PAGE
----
Evaluation of three methods for the measurement of crystallinity of pet resins, preforms, and bottles

    POLYMER ENGINEERING & SCIENCE, Issue 11 2000
    Z. Bashir
    The control of crystallization is important at all processing stages of the PET bottle industry, from the manufacture of bottle resins to the fabrication of preforms and bottles. In this work, we sought to evaluate critically three methods of crystallinity measurement. We have used density, Differential Scanning Calorimetry (DSC), and Modulated Differential Scanning Calorimetry (MDSC) to study the crystallinity of PET chips, preforms, and bottles. The accuracy, precision, and general validity of each technique and the problems of interpretation are discussed. [source]


    Phase Transitions in [Ca(H2O)4](NO3)2 Studied by Differential Scanning Calorimetry, X-Ray Single Crystal Diffraction and Neutron Powder Diffraction.

    CHEMINFORM, Issue 25 2007
    Part 1.
    Abstract ChemInform is a weekly Abstracting Service, delivering concise information at a glance that was extracted from about 200 leading journals. To access a ChemInform Abstract, please click on HTML or PDF. [source]


    System Ln,Fe,O (Ln: Ho, Er): Thermodynamic Properties of Ternary Oxides Using Differential Scanning Calorimetry and Solid-State Electrochemical Cells.

    CHEMINFORM, Issue 37 2006
    S. C. Parida
    Abstract ChemInform is a weekly Abstracting Service, delivering concise information at a glance that was extracted from about 200 leading journals. To access a ChemInform Abstract, please click on HTML or PDF. [source]


    Thermal, phase transition and spectral studies in erythromycin pseudopolymorphs: dihydrate and acetone solvate

    CRYSTAL RESEARCH AND TECHNOLOGY, Issue 12 2006
    Zhanzhong Wang
    Abstract The thermal, phase transition and spectral studies of erythromycin A dihydrate and acetone solvate were performed by Differential Scanning calorimetry (DSC), Thermo Gravimetry (TG-DTA), X-Ray Powder Diffraction (XRPD) and Fourier Transform Infra-Red (FTIR) spectrum. The non-thermal kinetic analysis of erythromycin A dihydrate was carried out by DSC at different heating rates in dynamic nitrogen atmosphere. The result showed that heating rate has substantial influence on the thermal behavior of erythromycin dihydrate. The Arrhenius parameters were estimated according to the Kissinger method. Corresponding to dehydration of dihydrate, melting of dehydrated dihydrate, phase transition from dehydrated dihydrate to anhydrate, and melting of anhydrate, the calculated activation energy were 39.60, 269.85, 261.23, and 582.16 kJmol,1, the pre-exponential factors were 3.46 103, 8.06 1032, 9.23 1030, and 7.29 1063 s,1, respectively. Ozawa method was used to compare activation energy values calculated by Kissinger method. ( 2006 WILEY-VCH Verlag GmbH & Co. KGaA, Weinheim) [source]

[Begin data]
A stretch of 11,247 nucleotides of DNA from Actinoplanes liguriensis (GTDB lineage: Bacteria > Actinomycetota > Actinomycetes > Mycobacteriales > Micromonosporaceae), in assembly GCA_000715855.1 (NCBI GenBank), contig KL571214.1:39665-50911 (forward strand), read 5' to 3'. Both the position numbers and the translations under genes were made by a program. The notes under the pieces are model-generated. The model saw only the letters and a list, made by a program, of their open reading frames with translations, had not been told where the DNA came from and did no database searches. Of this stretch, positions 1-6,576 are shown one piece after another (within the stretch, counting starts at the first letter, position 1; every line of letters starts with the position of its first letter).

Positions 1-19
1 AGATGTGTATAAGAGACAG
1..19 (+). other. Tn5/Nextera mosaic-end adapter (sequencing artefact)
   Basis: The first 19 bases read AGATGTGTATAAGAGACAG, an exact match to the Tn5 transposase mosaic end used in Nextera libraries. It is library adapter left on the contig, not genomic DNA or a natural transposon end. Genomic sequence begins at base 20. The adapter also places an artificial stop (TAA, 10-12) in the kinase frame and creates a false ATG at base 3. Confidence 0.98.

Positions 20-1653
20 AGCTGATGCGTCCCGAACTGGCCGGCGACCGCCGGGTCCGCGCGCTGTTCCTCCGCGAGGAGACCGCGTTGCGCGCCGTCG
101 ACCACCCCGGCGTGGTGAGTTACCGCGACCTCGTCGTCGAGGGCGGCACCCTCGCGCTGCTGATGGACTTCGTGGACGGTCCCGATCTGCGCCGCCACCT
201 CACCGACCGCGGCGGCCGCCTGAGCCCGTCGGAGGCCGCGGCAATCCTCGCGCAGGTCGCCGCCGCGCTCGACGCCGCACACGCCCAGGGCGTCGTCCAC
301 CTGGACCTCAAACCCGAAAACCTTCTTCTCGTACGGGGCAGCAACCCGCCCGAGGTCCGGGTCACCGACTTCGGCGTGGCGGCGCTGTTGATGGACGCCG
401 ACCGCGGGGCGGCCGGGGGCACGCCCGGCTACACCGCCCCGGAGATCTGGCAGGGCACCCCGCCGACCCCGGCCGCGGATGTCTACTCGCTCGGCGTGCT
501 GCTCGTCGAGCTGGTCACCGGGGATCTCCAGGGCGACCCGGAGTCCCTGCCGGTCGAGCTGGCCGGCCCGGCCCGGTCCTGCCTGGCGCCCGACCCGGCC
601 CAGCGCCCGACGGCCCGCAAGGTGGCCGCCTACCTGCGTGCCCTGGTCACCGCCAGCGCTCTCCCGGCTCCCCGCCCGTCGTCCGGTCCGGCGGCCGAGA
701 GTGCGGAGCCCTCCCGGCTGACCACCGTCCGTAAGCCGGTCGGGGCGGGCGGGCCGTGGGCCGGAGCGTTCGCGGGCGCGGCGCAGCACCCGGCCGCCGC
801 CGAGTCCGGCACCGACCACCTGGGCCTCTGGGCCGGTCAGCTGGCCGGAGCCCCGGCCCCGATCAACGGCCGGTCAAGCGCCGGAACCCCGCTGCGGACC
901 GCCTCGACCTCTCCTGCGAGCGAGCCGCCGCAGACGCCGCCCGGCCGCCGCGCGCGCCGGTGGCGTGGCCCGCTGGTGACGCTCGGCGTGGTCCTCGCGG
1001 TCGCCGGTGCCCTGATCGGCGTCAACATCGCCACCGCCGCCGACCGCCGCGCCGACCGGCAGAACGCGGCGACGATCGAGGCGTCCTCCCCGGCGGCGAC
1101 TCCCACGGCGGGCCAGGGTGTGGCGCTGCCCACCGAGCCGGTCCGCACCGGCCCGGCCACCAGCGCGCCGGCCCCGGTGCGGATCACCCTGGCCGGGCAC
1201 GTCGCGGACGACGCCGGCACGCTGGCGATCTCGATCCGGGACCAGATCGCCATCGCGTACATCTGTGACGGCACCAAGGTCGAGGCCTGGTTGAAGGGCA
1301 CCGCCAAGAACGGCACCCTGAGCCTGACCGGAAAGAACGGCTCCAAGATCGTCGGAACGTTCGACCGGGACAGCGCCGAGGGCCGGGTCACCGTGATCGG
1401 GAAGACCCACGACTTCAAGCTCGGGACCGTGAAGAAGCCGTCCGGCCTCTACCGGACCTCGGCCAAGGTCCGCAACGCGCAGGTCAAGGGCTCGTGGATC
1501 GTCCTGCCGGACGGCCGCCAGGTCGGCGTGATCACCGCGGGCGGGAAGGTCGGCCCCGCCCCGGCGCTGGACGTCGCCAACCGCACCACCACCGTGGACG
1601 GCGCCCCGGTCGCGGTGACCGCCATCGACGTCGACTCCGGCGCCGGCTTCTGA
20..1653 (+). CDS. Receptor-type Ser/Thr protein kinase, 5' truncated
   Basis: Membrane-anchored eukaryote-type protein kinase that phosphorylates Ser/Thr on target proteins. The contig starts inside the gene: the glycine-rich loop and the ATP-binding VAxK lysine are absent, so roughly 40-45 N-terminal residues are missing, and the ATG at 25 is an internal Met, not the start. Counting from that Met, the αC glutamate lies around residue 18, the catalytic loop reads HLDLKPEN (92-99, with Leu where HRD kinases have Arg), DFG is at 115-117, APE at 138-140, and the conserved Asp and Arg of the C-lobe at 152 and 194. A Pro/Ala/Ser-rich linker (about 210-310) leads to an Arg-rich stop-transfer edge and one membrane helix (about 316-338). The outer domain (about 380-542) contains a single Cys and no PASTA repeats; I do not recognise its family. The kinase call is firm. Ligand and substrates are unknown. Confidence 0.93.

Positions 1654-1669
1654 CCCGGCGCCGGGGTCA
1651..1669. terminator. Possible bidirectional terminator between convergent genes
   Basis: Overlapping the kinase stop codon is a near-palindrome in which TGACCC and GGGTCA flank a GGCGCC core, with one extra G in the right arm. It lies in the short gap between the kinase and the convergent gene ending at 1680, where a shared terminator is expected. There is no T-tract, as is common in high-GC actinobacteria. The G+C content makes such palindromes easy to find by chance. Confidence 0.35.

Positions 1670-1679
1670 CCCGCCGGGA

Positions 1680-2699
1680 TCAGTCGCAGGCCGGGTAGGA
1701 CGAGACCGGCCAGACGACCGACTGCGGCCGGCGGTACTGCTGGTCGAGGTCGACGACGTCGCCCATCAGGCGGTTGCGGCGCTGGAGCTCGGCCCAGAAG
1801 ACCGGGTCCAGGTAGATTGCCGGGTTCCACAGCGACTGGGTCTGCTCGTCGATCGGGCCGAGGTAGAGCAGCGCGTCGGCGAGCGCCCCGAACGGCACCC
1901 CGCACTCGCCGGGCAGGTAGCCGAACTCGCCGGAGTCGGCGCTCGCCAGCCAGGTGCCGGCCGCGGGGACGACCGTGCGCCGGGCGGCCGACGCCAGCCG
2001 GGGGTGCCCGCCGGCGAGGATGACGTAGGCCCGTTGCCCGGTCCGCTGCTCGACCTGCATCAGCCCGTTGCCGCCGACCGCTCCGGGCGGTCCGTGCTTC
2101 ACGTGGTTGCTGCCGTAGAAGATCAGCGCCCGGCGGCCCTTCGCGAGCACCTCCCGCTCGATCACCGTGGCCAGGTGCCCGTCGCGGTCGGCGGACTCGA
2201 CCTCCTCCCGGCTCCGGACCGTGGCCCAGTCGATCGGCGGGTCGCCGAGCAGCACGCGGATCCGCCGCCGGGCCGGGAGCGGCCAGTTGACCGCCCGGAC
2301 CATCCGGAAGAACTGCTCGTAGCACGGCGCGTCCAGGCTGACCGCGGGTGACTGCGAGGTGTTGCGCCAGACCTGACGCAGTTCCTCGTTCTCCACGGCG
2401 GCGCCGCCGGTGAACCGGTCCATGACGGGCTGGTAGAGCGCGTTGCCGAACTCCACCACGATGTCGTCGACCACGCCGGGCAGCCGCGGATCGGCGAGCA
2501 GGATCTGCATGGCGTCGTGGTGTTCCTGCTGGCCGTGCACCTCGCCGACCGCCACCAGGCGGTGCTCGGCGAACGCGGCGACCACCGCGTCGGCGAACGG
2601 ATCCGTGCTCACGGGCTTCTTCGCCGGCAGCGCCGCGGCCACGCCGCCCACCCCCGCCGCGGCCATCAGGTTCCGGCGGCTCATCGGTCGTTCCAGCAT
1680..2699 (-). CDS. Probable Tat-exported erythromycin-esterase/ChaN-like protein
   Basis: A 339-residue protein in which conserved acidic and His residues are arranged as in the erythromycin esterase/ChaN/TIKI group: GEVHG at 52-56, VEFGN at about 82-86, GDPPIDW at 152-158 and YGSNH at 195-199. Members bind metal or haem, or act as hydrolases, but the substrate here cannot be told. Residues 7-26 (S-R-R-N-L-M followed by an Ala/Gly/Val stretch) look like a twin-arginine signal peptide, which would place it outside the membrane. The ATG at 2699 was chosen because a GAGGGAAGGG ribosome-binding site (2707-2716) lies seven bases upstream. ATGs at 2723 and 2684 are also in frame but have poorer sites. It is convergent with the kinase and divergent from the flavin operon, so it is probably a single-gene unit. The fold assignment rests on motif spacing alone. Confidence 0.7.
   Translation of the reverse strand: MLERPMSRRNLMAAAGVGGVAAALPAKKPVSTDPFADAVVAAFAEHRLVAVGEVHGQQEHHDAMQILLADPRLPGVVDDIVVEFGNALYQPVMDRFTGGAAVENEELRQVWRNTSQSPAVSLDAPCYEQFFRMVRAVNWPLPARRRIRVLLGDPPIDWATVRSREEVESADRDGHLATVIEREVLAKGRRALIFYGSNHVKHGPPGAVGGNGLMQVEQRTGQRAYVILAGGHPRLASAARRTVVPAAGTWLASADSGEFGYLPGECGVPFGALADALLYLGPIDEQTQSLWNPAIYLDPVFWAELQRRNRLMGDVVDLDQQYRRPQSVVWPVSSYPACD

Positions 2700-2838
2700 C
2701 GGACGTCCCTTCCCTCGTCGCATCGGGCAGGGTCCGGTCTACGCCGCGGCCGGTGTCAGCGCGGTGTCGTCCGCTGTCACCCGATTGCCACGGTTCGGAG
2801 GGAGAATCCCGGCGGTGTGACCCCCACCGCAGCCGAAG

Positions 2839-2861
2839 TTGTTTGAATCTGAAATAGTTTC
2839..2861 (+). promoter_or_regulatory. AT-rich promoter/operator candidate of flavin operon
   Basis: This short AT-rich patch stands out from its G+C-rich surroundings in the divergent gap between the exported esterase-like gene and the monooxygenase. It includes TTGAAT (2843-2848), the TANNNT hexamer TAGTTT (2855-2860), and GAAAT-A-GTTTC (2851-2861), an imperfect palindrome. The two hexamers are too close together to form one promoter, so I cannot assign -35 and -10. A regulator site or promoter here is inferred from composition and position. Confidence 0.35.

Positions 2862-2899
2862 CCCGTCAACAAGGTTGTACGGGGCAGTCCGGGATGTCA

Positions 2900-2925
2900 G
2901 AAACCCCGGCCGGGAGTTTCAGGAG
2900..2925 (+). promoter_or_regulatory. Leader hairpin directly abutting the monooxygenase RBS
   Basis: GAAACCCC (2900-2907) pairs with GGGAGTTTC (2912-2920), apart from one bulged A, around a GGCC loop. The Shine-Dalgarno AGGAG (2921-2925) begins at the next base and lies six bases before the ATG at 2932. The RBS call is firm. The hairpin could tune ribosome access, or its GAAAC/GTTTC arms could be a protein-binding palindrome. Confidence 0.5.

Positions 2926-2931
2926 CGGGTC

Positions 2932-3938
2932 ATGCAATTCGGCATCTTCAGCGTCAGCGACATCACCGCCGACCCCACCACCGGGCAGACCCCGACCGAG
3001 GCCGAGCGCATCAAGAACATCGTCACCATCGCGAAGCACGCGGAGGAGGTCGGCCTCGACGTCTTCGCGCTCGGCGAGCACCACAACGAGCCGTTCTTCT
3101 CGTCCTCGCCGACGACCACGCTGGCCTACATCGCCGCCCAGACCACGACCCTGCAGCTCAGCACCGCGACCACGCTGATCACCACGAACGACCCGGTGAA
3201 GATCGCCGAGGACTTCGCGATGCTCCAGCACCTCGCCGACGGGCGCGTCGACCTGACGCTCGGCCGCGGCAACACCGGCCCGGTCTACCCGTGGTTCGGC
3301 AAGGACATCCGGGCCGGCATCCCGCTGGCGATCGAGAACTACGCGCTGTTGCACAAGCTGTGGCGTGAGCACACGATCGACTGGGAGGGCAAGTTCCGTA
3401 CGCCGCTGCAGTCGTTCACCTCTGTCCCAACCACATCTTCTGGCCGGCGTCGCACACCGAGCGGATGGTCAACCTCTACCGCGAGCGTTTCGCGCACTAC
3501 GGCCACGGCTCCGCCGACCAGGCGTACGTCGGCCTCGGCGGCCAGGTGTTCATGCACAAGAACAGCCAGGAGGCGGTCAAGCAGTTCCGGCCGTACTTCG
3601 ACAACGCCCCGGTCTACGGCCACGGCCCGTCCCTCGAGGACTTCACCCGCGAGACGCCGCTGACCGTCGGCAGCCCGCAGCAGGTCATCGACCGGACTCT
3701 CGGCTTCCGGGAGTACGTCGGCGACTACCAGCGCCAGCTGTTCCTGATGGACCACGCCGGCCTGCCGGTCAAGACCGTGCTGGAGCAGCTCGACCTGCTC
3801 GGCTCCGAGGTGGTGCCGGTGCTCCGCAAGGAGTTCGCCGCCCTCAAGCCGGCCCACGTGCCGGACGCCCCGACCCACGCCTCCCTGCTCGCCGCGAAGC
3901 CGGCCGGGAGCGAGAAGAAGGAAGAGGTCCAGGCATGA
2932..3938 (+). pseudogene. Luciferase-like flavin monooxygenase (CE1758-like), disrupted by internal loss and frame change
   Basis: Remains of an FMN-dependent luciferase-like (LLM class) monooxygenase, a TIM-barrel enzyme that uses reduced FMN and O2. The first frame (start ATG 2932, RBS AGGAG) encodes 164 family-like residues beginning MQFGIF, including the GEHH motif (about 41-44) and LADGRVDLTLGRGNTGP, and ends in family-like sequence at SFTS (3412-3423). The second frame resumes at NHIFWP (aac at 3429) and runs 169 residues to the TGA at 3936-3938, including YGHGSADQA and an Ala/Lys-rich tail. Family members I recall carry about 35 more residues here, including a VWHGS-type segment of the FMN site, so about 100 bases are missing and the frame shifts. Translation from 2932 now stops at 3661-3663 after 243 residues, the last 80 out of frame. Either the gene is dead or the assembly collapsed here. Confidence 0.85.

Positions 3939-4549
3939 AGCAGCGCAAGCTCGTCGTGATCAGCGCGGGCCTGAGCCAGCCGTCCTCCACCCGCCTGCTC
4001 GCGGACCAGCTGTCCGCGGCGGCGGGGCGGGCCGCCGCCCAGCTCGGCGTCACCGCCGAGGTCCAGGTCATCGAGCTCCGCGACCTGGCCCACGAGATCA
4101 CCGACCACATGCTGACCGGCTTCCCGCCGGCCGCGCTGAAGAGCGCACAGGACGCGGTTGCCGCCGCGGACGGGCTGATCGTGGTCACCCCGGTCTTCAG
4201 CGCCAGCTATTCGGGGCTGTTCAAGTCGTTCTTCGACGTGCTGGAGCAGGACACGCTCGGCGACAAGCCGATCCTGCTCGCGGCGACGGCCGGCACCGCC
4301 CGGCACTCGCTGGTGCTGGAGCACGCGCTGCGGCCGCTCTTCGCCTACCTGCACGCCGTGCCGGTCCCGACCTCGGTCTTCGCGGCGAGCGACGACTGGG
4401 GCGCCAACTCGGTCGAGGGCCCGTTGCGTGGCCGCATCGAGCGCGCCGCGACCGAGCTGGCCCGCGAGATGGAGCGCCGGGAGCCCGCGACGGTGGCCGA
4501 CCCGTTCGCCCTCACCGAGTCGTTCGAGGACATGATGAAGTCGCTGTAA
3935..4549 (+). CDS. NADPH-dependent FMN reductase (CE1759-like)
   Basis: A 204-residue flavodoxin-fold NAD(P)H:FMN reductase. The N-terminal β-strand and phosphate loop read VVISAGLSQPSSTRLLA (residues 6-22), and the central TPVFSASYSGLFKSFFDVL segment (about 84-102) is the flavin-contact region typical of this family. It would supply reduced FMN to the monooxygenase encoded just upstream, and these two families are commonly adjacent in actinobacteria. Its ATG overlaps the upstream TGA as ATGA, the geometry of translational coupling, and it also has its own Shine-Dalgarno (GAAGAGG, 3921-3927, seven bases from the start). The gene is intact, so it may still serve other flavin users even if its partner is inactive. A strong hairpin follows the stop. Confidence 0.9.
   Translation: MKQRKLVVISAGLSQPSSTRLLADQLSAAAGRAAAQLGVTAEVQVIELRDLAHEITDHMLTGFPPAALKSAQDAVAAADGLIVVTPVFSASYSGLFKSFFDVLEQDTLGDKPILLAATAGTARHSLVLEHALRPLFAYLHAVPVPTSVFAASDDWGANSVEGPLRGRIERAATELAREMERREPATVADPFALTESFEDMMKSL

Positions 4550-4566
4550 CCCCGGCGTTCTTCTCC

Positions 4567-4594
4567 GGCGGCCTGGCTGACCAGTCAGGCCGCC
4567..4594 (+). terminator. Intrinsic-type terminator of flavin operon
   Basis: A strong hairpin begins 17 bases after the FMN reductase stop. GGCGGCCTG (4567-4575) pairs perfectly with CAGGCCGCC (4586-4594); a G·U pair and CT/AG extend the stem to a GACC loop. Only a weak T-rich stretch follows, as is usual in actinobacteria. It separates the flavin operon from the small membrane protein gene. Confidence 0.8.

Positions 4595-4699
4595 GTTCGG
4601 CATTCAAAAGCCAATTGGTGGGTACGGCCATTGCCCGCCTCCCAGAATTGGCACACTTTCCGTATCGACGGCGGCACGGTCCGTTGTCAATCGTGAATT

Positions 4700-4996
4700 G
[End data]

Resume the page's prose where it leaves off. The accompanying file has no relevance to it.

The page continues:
Crystal structures and isotope effect on Na5H3(SeO4)42H2O and Na5D3(SeO4)42D2O crystals

    CRYSTAL RESEARCH AND TECHNOLOGY, Issue 8 2010
    T. Fukami
    Abstract Differential scanning calorimetry (DSC) and X-ray diffraction measurements have been performed on pentasodium trihydrogen tetraselenate dihydrate Na5H3(SeO4)42H2O and deuterated Na5D3(SeO4)42D2O crystals. Any distinct anomaly around 428 K in the DSC curves for both crystals is suggested to be caused by a chemical reaction of thermal decomposition with hydrolysis at high temperature. The space group symmetry (triclinic P) and the structure parameters are determined at room temperature. The hydrogen atom in the centrosymmetric O-H(D)-O hydrogen bond of both crystals is found to be equally distributed at two equivalent sites in the bond. The expansions of two O-H-O hydrogen bonds by the substitution of deuterium are observed to be 0.016(6) and 0.011(4) . The geometric isotope effect on hydrogen bonds is confirmed to be existed in Na5H3(SeO4)42H2O. ( 2010 WILEY-VCH Verlag GmbH & Co. KGaA, Weinheim) [source]


    Synthesis and characterization of potassium magnesium sulphate hexahydrate crystals

    CRYSTAL RESEARCH AND TECHNOLOGY, Issue 4 2006
    M. Dhandapani
    Abstract Potassium magnesium sulphate hexahydrate (picromerite) was synthesized and single crystals were obtained from saturated aqueous solution by slow evaporation method at room temperature. The crystals were bright, colourless and transparent having well defined external faces. The grown crystals were characterized through Fourier Transform Infrared (FTIR) spectral studies and thermal analysis. The FTIR data were used to assign the characteristic vibrational frequencies of the various chemical bonds in the compound. The compound crystallizes in monoclinic lattice with the space group P21/c. The thermogravimetry (TG) indicates the removal of only two water molecules around 100 C. A suitable decomposition pattern was formulated based on the percentage weight losses observed in TG of the compound. The results of differential thermal analysis (DTA) conform to the results of TGA. Differential scanning calorimetry (DSC) analysis carried out at high temperature suggests that the occurrence of two phase transitions in the crystal between 140 and 180 C. When the crystal was cooled below the room temperature up to ,170 C, no thermal anomaly was observed. ( 2006 WILEY-VCH Verlag GmbH & Co. KGaA, Weinheim) [source]